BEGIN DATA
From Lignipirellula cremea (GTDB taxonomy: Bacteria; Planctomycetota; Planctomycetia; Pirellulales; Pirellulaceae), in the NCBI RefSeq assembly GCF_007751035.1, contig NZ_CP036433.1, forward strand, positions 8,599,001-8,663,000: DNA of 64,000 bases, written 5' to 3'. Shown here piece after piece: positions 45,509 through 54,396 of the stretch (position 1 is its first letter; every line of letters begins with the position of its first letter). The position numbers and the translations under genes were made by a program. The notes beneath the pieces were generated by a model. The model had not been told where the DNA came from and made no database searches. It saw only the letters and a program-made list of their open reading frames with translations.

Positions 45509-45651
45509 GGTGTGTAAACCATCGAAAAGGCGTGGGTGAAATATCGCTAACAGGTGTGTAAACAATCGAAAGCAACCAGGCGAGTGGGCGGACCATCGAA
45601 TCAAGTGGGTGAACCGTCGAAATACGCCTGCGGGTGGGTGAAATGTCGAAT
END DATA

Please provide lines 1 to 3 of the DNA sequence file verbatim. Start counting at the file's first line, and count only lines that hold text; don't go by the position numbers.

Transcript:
From Lignipirellula cremea (GTDB taxonomy: Bacteria; Planctomycetota; Planctomycetia; Pirellulales; Pirellulaceae), in the NCBI RefSeq assembly GCF_007751035.1, contig NZ_CP036433.1, forward strand, positions 8,599,001-8,663,000: DNA of 64,000 bases, written 5' to 3'. Shown here piece after piece: positions 45,509 through 54,396 of the stretch (position 1 is its first letter; every line of letters begins with the position of its first letter). The position numbers and the translations under genes were made by a program. The notes beneath the pieces were generated by a model. The model had not been told where the DNA came from and made no database searches. It saw only the letters and a program-made list of their open reading frames with translations.

Positions 45509-45651
45509 GGTGTGTAAACCATCGAAAAGGCGTGGGTGAAATATCGCTAACAGGTGTGTAAACAATCGAAAGCAACCAGGCGAGTGGGCGGACCATCGAA